Confidence Building Exercises for Athletes
One of the most important mental skills for athletes to develop is confidence. When you're confident, you perform freely. You allow yourself to take the skills you've worked hard for and translate them into games.
When you lack confidence, you tend to hold yourself back. You may find that you play timidly, and you second guess yourself during games.
All in all, when you lack confidence, you do not perform your best. But when you compete with confidence, that's where you find yourself performing up to your potential!
And there's a reason I said confidence is one of the most important mental skills for athletes to have. That's because confidence is a skill...one that must be built.
It may be frustrating right now if you feel like you don't have as much confidence as you'd like. You may even feel like there's no way for you to build confidence.
But the good news is, you can build confidence, and what it takes is applying specific mental training exercises to help you do so.
In this article, you will learn four confidence building exercises you can use as an athlete.
What it Takes to Build Confidence
Confidence requires experience. You need to have the experience of seeing yourself succeed in order to feel confident.
That's why you probably feel more confident going into a game if you've been playing well recently or you've been having really good practices. The image you currently have in your mind is of you playing well. That makes it easier to feel confident.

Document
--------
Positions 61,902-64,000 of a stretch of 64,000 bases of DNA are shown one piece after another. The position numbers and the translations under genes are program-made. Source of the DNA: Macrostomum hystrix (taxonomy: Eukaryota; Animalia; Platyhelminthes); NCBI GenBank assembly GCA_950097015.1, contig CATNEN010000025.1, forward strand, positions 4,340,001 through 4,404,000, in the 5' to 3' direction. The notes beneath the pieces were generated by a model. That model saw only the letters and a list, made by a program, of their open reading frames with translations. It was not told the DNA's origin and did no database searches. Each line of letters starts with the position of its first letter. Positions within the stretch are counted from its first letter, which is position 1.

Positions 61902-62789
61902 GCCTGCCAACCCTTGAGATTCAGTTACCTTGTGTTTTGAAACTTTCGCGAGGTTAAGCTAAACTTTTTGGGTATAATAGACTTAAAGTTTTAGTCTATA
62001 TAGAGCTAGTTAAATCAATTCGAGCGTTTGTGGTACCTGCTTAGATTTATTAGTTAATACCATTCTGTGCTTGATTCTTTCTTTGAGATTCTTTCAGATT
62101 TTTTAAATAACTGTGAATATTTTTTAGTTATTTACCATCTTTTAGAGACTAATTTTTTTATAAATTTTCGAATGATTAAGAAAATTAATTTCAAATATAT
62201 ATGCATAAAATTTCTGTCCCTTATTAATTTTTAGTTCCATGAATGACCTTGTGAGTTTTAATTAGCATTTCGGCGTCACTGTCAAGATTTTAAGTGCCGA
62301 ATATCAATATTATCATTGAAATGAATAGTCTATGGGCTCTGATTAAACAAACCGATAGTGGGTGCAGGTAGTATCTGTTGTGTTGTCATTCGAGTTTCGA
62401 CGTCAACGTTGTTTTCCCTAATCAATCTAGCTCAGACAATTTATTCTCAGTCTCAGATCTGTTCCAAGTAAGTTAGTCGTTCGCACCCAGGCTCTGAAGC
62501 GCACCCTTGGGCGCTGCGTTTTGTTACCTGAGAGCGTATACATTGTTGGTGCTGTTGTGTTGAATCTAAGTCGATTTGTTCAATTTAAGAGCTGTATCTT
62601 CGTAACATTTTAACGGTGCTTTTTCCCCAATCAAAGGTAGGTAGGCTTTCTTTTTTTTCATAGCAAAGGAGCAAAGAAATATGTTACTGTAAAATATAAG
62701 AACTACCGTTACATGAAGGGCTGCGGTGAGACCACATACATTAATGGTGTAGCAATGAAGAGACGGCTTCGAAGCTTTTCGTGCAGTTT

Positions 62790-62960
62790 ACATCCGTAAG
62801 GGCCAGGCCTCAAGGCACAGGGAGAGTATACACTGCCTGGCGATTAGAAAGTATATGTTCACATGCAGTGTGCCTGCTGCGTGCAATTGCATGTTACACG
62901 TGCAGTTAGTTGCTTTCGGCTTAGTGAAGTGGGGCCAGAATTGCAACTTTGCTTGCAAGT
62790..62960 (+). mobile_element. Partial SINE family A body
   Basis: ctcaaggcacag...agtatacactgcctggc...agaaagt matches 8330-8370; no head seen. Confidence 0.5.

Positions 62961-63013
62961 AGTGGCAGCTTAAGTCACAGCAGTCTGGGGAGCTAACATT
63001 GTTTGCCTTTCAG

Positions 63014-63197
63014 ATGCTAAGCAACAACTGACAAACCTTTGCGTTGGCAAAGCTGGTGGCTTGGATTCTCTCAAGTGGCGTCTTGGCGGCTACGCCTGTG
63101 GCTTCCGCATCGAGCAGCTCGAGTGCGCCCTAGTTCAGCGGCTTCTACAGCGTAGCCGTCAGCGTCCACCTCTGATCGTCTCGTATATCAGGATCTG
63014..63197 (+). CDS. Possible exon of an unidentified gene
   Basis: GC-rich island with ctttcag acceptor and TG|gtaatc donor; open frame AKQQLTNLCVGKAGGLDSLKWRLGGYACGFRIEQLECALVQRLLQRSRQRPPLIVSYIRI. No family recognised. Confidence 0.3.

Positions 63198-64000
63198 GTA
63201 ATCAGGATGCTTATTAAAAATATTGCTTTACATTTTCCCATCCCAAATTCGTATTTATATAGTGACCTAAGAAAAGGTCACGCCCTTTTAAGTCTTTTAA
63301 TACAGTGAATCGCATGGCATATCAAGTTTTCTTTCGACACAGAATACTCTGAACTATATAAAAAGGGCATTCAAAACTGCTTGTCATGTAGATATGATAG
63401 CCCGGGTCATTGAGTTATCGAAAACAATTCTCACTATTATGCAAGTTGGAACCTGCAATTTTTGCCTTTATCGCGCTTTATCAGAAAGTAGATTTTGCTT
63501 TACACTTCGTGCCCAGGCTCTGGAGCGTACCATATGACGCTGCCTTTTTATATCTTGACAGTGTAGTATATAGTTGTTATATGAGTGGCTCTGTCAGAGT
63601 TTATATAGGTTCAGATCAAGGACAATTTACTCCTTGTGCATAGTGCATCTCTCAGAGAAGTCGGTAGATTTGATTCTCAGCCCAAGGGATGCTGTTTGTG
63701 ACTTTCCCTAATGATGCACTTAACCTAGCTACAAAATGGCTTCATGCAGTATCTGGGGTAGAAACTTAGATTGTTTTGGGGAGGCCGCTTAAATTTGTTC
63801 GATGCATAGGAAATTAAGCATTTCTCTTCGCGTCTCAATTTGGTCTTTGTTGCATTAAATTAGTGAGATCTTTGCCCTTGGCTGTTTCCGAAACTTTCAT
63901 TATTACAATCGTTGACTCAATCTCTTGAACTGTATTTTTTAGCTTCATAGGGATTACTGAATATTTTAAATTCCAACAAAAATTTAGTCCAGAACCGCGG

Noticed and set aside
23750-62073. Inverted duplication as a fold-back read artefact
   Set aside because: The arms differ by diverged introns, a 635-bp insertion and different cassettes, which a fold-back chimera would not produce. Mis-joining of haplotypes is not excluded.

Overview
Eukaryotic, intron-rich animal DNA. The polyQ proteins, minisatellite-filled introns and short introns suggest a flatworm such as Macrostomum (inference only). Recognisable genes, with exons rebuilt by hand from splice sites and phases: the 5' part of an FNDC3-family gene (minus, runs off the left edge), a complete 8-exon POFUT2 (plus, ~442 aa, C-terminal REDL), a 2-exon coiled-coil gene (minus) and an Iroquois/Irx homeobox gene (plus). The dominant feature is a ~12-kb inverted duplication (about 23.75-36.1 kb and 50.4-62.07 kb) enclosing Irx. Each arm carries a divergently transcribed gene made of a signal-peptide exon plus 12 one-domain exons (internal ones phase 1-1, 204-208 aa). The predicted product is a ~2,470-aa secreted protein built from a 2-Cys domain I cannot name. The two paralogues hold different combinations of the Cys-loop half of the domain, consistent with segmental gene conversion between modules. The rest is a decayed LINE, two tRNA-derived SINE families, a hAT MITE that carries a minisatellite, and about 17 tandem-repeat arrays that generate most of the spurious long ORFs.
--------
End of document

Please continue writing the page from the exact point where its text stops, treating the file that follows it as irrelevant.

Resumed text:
In contrast, if you've been playing badly recently or have had a bunch of bad practices, you probably won't be feeling too confident going into your next game.
This shows that confidence requires the experience of seeing yourself succeed. But it also shows us a deeper requirement for confidence...believing you can succeed and having an image in your mind of you performing well.
What's great about this is that we can leverage that idea to work on building your confidence, without you needing to have a string of good games in a row to do so.
In fact, when the only way you feel confident is because you've played well recently, this leads to very fragile confidence. Because one bad game or a week of off practices can set you back.
What you want to do is build true confidence and instill a strong belief within yourself that you are capable of success. If that belief is built, then your confidence will no longer be at the mercy of one or two bad games.
To get yourself to that point takes work. And to help with that work, there are specific mental training exercises you can use.
“Confidence requires experience. You need to have the experience of seeing yourself succeed in order to feel confident.”
Confidence Building Exercises for Athletes
The four exercises listed below will help you build confidence. However, they won't be of much help if you use them once. Each requires you to apply them consistently.
Think about this in a similar way to improving a physical skill. You wouldn't do a drill a couple of times and then expect to have the skill down perfectly, would you?
So you can't expect to use one of these exercises once or twice and expect it magically improve your confidence.
Each exercise will build confidence, but only if applied consistently.
Exercise #1: Self-Talk
The first confidence building exercise you can use as an athlete is self-talk. This works to get to the core of your self-belief. Because your self-belief is directly tied to the types of thoughts you have.